by David Ellis
When I think of the qualities that go into being a good novelist, organization is not one of them. I think of imagination and creativity and courage and insightfulness. I think of someone poring over a sentence, looking for that perfect word that captures the essence of the moment. I think of someone closing their eyes and letting the inspiration of Beethoven’s Fifth wash over them. I think of someone listening, observing, questioning, obsessing, dreaming.
I don’t think of someone creating an Excel spreadsheet.
But the longer I write books, the more I realize the importance of having my act together beforehand and as I go along.
One way is advance outlining. I don’t always do it and I know our community is all over the place on this. I hear that Lee Child and Lisa Scottoline don’t do it at all. James Patterson outlines every chapter and preaches it as gospel. Me, I never used to do it at all.
But as time has become tighter for me since I took this job with the government (that’s right, folks, I work longer hours for the government than I did in my private law practice, stereotypes notwithstanding) and my kids were born, I have realized that I don’t have the time to head down one path, only to realize later that I need to turn around and change direction. I don’t have that week to waste. I don’t outline every single thing, in part because I lack the discipline and in part because I know that I’ll call audibles as I go along, anyway, but generally plotting something out in advance has become more a part of my writing than I ever thought it would be. It’s also more fun than I thought it would be. The best parts of my novels are the parts that I didn’t write but dreamed up in my head as I outlined, only to be spoiled when I actually had to translate that brilliant idea to paper.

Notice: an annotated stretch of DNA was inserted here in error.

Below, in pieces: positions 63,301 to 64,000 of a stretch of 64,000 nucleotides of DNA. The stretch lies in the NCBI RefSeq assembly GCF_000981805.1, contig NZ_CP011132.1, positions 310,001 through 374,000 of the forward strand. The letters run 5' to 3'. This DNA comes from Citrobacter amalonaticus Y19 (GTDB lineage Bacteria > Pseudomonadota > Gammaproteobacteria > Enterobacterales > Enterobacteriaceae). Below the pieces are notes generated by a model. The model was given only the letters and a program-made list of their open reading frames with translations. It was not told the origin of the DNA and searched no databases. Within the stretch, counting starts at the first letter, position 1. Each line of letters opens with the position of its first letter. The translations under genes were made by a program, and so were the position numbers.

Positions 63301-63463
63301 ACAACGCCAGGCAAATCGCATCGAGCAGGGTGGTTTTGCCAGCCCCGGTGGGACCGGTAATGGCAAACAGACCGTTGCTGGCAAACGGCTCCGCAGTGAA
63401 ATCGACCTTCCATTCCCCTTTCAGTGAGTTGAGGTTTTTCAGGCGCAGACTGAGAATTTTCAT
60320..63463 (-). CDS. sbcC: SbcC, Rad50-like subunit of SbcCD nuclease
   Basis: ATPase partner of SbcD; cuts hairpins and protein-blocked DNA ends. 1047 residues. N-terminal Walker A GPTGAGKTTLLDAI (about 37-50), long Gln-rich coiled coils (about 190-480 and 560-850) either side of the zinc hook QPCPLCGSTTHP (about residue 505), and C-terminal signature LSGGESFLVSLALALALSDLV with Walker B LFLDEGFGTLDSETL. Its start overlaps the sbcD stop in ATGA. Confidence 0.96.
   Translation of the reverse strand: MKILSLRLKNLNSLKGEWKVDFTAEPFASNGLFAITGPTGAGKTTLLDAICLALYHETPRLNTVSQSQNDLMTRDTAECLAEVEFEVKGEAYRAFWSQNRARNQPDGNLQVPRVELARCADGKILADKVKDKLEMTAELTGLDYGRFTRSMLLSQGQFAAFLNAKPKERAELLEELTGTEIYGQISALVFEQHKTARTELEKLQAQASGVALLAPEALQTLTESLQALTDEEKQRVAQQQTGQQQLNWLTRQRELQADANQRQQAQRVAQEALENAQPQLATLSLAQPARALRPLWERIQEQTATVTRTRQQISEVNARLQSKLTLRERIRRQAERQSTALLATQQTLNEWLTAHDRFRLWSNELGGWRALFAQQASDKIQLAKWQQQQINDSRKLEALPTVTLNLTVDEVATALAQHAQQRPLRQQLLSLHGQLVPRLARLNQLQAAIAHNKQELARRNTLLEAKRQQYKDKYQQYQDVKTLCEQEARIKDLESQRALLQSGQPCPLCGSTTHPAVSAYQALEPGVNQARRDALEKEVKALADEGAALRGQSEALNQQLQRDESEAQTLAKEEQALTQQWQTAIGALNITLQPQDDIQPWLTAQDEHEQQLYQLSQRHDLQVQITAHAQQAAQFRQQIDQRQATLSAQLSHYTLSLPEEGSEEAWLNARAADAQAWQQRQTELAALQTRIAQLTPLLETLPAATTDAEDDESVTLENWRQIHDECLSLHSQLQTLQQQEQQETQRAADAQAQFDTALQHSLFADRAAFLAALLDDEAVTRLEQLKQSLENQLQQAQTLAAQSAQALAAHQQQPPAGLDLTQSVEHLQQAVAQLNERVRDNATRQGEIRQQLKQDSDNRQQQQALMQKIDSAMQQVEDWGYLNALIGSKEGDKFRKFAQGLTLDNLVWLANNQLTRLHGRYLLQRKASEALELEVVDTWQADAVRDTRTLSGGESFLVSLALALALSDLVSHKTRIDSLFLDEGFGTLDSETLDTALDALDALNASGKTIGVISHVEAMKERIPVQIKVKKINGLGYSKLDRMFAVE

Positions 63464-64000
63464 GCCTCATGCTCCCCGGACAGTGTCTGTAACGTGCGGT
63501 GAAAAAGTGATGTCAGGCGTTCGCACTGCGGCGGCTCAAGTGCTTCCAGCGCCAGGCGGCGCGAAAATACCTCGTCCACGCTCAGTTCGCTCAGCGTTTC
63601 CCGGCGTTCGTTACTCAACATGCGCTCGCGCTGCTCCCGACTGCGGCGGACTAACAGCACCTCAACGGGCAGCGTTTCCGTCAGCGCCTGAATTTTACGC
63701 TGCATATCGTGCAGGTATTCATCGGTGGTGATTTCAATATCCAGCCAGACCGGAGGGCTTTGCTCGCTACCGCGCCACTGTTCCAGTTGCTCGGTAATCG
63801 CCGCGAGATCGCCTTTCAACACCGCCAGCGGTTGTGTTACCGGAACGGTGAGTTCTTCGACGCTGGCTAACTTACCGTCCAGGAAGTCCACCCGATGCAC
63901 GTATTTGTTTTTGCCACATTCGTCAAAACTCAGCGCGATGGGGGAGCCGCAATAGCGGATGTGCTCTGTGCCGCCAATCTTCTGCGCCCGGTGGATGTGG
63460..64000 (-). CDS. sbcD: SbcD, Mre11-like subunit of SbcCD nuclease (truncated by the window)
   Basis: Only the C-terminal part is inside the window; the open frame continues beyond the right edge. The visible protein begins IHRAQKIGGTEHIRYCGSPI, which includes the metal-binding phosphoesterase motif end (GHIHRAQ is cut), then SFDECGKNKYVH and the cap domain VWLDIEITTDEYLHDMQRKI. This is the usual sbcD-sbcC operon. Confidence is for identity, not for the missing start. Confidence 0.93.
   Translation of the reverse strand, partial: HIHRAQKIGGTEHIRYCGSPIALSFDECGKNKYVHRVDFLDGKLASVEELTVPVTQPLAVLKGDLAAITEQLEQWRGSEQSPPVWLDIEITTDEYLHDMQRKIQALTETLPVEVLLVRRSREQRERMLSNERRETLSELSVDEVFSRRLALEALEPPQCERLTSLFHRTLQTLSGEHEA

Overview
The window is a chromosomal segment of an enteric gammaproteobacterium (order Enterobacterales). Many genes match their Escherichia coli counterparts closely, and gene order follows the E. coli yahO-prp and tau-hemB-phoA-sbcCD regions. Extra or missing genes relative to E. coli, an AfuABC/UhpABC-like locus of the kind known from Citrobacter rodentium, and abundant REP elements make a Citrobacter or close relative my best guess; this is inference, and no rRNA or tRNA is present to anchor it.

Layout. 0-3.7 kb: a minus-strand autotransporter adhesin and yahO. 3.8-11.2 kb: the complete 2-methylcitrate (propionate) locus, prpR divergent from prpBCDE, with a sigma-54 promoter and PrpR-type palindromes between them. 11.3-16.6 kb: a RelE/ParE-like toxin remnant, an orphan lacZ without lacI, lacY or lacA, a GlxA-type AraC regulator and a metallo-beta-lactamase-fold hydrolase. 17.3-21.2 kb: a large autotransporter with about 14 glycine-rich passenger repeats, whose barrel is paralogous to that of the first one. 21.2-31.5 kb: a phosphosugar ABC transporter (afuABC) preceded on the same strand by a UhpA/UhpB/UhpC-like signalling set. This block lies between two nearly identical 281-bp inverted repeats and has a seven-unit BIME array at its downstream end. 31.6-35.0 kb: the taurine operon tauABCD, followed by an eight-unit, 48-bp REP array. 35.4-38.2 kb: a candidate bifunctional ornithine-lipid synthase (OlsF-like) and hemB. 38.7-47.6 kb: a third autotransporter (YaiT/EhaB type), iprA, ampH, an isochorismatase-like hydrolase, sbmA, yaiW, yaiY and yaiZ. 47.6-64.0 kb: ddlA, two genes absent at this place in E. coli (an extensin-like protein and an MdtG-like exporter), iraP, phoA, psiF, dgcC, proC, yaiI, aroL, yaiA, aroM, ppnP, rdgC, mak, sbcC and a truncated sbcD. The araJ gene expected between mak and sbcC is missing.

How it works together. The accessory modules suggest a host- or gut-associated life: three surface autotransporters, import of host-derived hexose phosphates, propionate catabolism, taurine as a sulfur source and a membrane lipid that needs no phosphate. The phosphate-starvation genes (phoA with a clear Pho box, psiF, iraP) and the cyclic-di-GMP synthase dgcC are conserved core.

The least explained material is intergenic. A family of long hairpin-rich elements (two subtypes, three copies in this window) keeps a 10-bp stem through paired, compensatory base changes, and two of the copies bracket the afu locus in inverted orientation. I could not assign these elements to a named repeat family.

Another organizational tool is keeping track of what you’re doing as you go along. I’m talking about keeping a chart of some sort that chronicles what you’ve done in each chapter. I never used to dream of doing that. But now I like it. It helps you keep control over your book. You get 300 pages in and the thing gets unwieldy, yes? You wonder how many times you left this clue, or that red herring, or that information about character. You want to know how long you’ve gone without major action, or how long ago you reminded the reader of something that is so important that you want to emphasize it, but not too often.
It also helps with revisions. Your editor makes one of those maddening general comments about how there’s not enough of this or too much of that in the book. It’s easier to digest that comment if you can see your novel from the big picture. With one of my books, I only did this after the editor came back with her comments. At that point, I thought it was necessary to see the big picture to understand what she meant. The result? I couldn’t believe how much I learned about my book from this chapter-by-chapter chronology. To any of you out there who haven’t tried this, I highly recommend it.
I want to add a couple of additional things at the end here, unrelated:
1. Scott Turow’s new novel, Innocent, is brilliant. He’s always been my favorite but he continues to amaze me. When it comes to drama and the law, this guy is playing chess, the rest of us checkers.
2. I haven’t said a word about Blago and his trial. I did predict in an earlier piece that he would go with the “clown defense” and that’s partly what he seems to be doing; that and the I-was-duped-by-greedy-friends defense. I’ve been waiting for him go with advice-of-counsel, as some have predicted. But that would require his lawyer to go along with it, and who knows if that will happen? In any event, riveting theater. Who can predict what a jury will do?